Kandos and Rylstone History P.3
Kandos, the WWI veteran town.
Presentation to Kandos High School Year 9 students by Keith Shumack in 2000 cont.
Kandos won its own particular World War I battle, the town surviving a war that threatened to dismantle the works it was founded on. Kandos won, simply because it survived. The building of Kandos began just prior to World War I, built for the purpose of making cement, but the WWI threatened to stop that production because of the German involvement with the project, and the War itself holding up delivery of the first kiln.
The town of Kandos was created to support the cement works, Kandos originally chosen to do copper smelting, smelting the copper from Cobar because coal was freely available there. The works still has a room with CSA on it, which was intended for the smelting. However, the discovery of limestone, with the coal and water supply, swayed authorities toward the manufacture of cement. The Cement Works still has some old photos and you can still discern where different workers came from. There are a lot of letters in the Mudgee Guardian of the times about the internment of German people.
Europe was one of the biggest cement producers in the world at the time, and the equipment for the works came mostly from Germany. The making of cement is a chemical process and entails a lot of expertise, most of which came from European companies setting up the works. But because of World War I, number 2 kiln came into production before number 1 kiln, number 1 kiln being held up in South Africa because of the war.
There are many other ways to fight a war beside physical fighting. Kandos had its own battle with the disruption of the building of the town and its works, but also fought back with its own disruption to the German Cement Industry, which was the most powerful cement supply in the world. But Kandos provided its own raw materials for cement production, coal, water, limestone, etc. Dunns Swamp was originally dammed for water to be used at the cement plant. And the importation of cement from Germany into Australia stopped. Kandos cement has been largely used in Sydney, building homes and office buildings. The Harbour Bridge and the Underground Railway and the Opera House were all made from Kandos Cement. And once the war started, we presume Kandos Cement was used to make bunkers for the war effort.
In 1912 the Honourable King O’Malley, Minister for Home Affairs, sent a Commonwealth Department officer to investigate utilising the Rylstone/Kandos area for a cement works for Federal purposes. At that time, Australia was importing German cement 250,000 pounds worth. These imports were entirely eliminated with the establishment of the Kandos Cement Company. The Kandos Cement joined the following enterprises:
· Cement works at Portland.
· Cement makers of Granville Quarries at Excelsoir
· Coal Mines
· Shale and Oil
· Small Arms Factory
· Iron Works.
Dr R Logan Janicke, from Krupp Ltd in Germany was largely instrumental in the early investigations of coal mining in the region, with Mr J. Erle Herrman the original lessee. They were taken over by Albert Holland.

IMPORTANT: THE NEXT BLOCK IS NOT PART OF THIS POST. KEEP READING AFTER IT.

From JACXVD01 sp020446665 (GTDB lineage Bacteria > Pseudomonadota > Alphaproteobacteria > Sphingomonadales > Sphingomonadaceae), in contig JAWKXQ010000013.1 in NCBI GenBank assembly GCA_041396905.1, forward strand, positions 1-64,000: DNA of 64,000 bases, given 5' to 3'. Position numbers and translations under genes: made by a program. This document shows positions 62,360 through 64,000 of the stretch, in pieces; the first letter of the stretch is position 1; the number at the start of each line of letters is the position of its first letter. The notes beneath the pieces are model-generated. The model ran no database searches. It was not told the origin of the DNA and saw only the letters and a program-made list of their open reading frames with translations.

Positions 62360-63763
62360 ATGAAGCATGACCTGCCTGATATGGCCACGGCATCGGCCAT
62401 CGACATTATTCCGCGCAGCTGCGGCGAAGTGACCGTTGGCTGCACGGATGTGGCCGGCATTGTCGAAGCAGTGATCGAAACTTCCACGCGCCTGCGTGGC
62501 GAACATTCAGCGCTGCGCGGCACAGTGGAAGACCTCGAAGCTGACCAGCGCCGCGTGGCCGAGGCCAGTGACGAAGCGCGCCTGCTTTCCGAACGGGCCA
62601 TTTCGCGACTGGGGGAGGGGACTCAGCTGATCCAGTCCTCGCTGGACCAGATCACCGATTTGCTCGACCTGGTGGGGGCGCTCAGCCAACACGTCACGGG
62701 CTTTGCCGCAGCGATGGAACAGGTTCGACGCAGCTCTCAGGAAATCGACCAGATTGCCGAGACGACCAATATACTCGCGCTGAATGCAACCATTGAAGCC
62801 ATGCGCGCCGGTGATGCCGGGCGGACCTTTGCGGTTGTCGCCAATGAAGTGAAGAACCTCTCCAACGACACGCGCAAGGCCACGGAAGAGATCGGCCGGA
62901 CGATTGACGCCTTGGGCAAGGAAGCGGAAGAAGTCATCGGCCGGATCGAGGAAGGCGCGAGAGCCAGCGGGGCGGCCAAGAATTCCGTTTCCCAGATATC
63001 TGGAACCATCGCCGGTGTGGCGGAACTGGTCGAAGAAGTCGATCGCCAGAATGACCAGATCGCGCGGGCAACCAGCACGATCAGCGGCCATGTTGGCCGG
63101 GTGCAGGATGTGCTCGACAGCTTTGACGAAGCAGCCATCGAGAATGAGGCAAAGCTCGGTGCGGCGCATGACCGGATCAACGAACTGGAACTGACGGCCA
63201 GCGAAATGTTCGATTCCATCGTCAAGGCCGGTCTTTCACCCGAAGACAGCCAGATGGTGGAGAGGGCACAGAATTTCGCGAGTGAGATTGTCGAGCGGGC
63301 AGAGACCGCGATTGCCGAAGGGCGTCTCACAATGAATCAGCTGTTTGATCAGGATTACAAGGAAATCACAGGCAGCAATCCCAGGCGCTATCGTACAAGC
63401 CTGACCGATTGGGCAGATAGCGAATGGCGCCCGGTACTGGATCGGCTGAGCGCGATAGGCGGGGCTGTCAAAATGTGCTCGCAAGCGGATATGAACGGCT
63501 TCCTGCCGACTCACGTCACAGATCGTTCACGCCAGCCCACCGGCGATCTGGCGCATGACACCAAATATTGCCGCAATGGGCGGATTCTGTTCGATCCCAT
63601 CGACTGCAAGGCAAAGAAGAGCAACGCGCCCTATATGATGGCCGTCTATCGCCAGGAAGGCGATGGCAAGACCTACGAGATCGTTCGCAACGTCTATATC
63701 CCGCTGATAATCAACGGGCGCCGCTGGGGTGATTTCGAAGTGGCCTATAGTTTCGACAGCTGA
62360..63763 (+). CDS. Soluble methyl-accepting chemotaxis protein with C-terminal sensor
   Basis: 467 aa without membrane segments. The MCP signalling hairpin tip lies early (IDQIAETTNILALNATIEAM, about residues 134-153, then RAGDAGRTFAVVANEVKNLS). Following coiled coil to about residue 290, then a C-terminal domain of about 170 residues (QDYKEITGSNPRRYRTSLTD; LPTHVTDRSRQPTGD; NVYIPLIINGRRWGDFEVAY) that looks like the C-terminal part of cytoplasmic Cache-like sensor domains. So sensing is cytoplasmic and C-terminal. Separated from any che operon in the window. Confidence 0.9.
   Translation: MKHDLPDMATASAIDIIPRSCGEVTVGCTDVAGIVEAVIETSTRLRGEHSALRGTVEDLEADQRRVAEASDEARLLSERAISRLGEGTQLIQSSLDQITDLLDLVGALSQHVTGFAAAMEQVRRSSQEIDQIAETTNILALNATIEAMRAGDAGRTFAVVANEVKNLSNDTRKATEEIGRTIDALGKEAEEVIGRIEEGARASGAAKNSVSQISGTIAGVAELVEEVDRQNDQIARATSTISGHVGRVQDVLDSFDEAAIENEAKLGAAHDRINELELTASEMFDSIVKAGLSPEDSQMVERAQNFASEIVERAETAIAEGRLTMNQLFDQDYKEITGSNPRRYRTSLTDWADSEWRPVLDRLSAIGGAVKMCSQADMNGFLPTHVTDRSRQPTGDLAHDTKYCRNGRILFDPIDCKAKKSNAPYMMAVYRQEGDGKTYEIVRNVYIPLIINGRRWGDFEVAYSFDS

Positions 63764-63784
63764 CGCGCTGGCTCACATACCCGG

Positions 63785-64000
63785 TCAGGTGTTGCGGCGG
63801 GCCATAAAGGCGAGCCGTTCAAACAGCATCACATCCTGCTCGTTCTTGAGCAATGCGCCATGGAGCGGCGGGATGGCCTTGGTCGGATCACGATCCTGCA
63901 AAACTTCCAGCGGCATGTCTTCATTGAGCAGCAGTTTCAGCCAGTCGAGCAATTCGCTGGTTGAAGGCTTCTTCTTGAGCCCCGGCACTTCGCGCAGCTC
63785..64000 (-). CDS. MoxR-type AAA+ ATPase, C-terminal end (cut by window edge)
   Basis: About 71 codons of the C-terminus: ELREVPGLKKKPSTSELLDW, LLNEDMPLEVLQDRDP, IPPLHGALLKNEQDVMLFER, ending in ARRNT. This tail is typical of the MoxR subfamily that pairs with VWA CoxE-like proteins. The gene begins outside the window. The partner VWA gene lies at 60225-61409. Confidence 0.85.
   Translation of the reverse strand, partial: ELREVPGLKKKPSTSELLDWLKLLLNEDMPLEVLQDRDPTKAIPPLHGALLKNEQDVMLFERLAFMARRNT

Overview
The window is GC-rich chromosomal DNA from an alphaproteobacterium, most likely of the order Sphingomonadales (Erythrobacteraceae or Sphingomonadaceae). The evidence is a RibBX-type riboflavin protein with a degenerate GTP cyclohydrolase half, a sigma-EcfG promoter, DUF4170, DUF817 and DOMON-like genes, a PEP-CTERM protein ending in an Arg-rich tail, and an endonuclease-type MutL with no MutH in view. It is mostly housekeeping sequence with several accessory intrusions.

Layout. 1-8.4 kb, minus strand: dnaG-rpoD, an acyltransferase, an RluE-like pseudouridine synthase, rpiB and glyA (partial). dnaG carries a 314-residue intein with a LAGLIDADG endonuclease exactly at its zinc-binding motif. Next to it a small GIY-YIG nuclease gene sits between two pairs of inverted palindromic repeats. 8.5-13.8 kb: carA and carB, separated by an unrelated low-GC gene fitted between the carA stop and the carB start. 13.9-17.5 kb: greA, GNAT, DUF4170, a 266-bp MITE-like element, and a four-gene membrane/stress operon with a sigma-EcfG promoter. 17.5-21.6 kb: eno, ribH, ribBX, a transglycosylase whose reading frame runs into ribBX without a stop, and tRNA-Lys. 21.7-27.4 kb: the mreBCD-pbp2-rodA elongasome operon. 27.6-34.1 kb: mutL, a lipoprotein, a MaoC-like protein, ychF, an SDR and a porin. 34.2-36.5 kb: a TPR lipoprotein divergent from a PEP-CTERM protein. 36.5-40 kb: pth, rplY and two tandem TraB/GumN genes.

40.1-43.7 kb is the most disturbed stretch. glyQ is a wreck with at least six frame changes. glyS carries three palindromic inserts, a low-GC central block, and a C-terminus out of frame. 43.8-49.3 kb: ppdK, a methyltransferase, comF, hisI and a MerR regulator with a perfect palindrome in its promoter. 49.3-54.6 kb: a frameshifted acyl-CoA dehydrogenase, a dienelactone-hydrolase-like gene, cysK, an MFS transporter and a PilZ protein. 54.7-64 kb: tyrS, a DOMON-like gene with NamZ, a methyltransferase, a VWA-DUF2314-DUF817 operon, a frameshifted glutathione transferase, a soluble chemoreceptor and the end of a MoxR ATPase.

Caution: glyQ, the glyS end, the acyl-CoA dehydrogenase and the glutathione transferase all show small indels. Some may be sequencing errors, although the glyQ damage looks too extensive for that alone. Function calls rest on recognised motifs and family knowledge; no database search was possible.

In May 1913, the NSW Cement Lime and Coal Co Ltd registered, and bought land for the works and a town for its employees. New Zealander Vilhelm Albert Langevad, civil engineer at the Adelaide Tramway Institute, laid out and established the cement works. Arrangements were made with Freid Krupp Ltd of Bremen, Germany for the supply of a plant for the new works. Shipment on the SS Adelaide, a German ship, began only a few days before the outbreak of WWI on August 4, 1914.
The ship ran into the neutral port of Loanda, Portuguese West Africa, where it was interned until the end of the war. So, the Kandos company was forced to seek the plant elsewhere, and arranged a plant from Milwaukee in USA. In 1914, Kandos township was laid out. July 1916, the first cement sold from number 2 unit that was now in operation.
Meanwhile, the number 1 unit sat in port at Loanda, which much discussion taking place between the countries concerned to ascertain if the impounded goods were for military use b y the sender or receiver. Finally the vessel was released and it continued to Australia.
But on arrival in Australia, a strike by dockworkers at the wharf and government custom delays prevented the plant from leaving the wharf for almost 12 months.
In 1917 Kandos was proclaimed an urban area. February 1918, nearly four years after leaving Germany, unit number one finally went into production at Kandos.
In November 1818, WWI ended and peace arrived. The cement works whistle blew for 20 minutes at midnight, until it ran out of steam. It woke everyone up. The Brass Band got up and played as they marched down the streets. Children improvised a tin can band, a goods train joined in the rejoicing and by 4am, everyone went home, relieved the war was over. A thanksgiving for victory was held in the Angus Memorial Hall on Wednesday 13th, and a dance that night.
Kandos survived the threat of WWI to prevent its success, and in doing so, became virtually a WWI Veteran.
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